And then I had to try installing the anti-virus. I won’t go into detail, but I tried unsuccessfully several times before I realised I was following the MAC instructions instead of those for PC. That realisation didn’t help because I couldn’t find the PC instructions on the installation leaflet. By the time I realised I could go no further the computer shop was closed, so I had to put it all aside and wait until the next day to try and get the problems resolved.

I had a very restless night. I easily get stressed about technology that doesn’t seem to work as easily as it should. The next day I took everything back and after an hour with the salesman, most of the issues were resolved and I could return home to start using the new computer. (I still had to install Microsoft Office – something that presented a few new problems, but nothing I couldn’t eventually work out for myself).

We’ve now had home internet for about three days, and have realised that we weren’t missing out on a lot by not having it.

We’ve watched several YouTube videos. I’ve played around with my emails and blogs. We’ve checked the weather and viewed the weather radar, watching rain approach our town on screen before hearing it on the roof.

Overall there’s not been a lot that we’ve been able to do with it yet.
We don’t paly games, we’re not interested in Netflix, there’s no one to Skype… but it will make things easier when I’m away from work. I can keep my email inbox cleared, so I don’t return to countless unread messages after two or three weeks.

One of the few immediate benefits was being able to subscribe to Sarah Ward’s newsletter. I tried to do it from my work computer, but my employers security system didn’t like the subscription site. Newsletter subscribers are sent occasional short stories by Sarah. That’s something I’m looking forward to receiving.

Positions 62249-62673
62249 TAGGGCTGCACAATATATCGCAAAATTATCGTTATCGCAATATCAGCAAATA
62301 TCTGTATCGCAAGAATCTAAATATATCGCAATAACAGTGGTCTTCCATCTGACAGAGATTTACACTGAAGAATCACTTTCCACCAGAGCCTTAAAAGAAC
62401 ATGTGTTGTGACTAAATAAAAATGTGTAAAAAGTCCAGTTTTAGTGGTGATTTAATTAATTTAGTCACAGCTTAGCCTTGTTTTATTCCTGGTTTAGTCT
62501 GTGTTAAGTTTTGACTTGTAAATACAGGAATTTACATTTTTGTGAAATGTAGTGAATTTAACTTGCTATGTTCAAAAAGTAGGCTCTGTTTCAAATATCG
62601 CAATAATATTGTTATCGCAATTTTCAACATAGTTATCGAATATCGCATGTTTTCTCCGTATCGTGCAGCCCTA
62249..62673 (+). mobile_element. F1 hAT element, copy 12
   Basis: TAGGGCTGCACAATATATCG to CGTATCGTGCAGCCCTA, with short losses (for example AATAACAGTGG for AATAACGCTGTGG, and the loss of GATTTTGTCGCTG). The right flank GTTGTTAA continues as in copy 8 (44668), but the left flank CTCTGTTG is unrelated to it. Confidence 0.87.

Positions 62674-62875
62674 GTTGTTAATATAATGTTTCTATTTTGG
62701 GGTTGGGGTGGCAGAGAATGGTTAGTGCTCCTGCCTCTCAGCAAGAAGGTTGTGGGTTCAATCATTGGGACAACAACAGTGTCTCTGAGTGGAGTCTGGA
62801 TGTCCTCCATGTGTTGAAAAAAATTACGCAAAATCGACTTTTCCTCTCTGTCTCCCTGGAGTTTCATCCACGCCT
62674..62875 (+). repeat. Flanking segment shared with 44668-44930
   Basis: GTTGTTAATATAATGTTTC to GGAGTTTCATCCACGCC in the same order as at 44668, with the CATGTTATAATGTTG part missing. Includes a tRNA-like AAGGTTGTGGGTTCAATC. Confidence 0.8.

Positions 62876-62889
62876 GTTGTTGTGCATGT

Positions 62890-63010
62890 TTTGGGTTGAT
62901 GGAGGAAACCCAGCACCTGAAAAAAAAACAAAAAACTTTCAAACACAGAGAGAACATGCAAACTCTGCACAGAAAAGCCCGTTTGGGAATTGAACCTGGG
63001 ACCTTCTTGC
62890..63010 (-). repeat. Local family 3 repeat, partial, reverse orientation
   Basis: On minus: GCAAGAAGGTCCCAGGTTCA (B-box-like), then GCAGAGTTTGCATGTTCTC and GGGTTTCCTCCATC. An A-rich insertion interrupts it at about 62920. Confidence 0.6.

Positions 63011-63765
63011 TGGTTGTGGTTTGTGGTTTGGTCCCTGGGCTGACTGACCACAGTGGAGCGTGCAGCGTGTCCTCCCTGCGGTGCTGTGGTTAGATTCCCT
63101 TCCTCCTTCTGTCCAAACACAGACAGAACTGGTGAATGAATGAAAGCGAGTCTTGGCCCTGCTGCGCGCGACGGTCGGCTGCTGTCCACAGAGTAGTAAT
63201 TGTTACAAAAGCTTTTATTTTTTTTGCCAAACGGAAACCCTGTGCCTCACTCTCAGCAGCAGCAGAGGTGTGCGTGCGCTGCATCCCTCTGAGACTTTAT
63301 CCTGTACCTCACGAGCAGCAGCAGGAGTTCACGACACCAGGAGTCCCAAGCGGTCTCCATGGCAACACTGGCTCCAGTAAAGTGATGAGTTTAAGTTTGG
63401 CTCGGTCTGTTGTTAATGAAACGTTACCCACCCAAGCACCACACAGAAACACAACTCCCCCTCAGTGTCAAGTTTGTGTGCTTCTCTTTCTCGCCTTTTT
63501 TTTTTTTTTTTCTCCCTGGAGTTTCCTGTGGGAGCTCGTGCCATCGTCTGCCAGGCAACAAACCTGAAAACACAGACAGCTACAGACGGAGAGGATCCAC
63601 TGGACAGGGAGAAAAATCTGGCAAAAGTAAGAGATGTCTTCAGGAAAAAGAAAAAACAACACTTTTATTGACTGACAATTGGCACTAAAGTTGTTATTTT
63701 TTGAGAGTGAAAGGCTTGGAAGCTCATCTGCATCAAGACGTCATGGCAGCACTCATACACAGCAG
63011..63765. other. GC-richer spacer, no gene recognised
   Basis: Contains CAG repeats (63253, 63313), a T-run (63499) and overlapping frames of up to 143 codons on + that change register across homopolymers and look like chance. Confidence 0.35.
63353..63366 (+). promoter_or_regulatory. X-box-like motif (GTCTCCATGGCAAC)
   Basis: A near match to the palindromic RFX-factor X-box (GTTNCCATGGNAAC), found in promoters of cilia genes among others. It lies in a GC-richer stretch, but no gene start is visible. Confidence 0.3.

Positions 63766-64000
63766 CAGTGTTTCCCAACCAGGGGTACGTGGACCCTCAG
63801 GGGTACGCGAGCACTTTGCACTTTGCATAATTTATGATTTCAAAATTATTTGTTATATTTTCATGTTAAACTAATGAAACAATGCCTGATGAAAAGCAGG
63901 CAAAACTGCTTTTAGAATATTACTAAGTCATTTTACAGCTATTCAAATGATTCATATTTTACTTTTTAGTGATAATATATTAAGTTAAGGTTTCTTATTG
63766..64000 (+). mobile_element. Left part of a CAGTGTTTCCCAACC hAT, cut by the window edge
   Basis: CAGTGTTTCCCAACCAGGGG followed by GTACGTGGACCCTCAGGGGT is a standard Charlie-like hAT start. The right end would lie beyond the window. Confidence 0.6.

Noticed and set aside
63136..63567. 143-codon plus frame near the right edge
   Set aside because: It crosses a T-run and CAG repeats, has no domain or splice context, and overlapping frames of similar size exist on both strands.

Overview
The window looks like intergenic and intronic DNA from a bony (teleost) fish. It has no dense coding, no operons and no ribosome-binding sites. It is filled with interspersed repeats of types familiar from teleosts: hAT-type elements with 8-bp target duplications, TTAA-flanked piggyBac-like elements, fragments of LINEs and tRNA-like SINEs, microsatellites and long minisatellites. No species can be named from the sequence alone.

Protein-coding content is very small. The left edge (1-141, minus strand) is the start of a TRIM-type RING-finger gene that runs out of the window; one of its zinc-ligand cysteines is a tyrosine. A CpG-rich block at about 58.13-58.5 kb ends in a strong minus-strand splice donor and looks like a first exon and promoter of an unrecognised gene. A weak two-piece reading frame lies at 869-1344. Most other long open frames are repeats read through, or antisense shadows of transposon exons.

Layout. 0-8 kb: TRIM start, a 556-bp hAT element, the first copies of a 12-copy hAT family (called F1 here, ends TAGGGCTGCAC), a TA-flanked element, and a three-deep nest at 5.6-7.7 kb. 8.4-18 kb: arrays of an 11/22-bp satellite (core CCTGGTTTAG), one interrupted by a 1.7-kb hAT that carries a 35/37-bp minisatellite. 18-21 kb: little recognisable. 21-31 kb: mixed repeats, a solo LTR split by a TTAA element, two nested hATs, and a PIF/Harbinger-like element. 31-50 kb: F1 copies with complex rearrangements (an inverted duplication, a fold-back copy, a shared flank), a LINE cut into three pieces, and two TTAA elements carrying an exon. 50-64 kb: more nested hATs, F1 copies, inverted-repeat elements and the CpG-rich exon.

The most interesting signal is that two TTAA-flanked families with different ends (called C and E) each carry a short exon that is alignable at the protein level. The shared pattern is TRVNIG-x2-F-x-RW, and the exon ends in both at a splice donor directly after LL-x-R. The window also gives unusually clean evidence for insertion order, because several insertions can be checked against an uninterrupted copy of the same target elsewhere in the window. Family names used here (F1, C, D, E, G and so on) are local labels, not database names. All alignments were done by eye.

Phone Problems and Disrupted Crime Reading

Yesterday I was looking forward to finishing the last few chapters of Sarah Ward’s second book, A Deadly Thaw.
I’d been reading it over the weekend and had to put it down just as I reached that final climactic section where everything was starting to be resolved and revealed to the reader.

But my plans were disrupted by my phone company who were very unhelpful when we found we no longer had a working phone service at home.
I more or less spent a whole day at work trying to contact our service provider to speak to someone who was willing and able to help. At lunch time I even had to drive home to try something one of the customer service people suggested (a 30 km round trip) – and then, when it didn’t fix the problem I had to return to the office and try to contact them again.

After all of that I didn’t have the time or the desire to pick up my book. Fortunately, at about 8pm the phone rang and a technician from the phone company advised me that the issue with the phone service had been resolved.

I won’t go into all of the annoying details of the hours of wrestling with their customer service department. All I can hope is that our phone problems are behind us, and that tomorrow I can get back to my book and complete what has been an increasingly enjoyable reading experience.

Hopefully I can write a “review” of the book in a day or two.

History Mine: a personal history of history (3)

This year I renewed research into my family tree after stumbling across a website giving free access to basic genealogical records. Through that site I was able to track my ancestry back to the mid-1700s to a time before white settlement in Australia, making my PERSONAL history older than the official history of my adopted country.

Tamworth CastleFinding those more distant ancestors helped me make sense of something I recall from my childhood.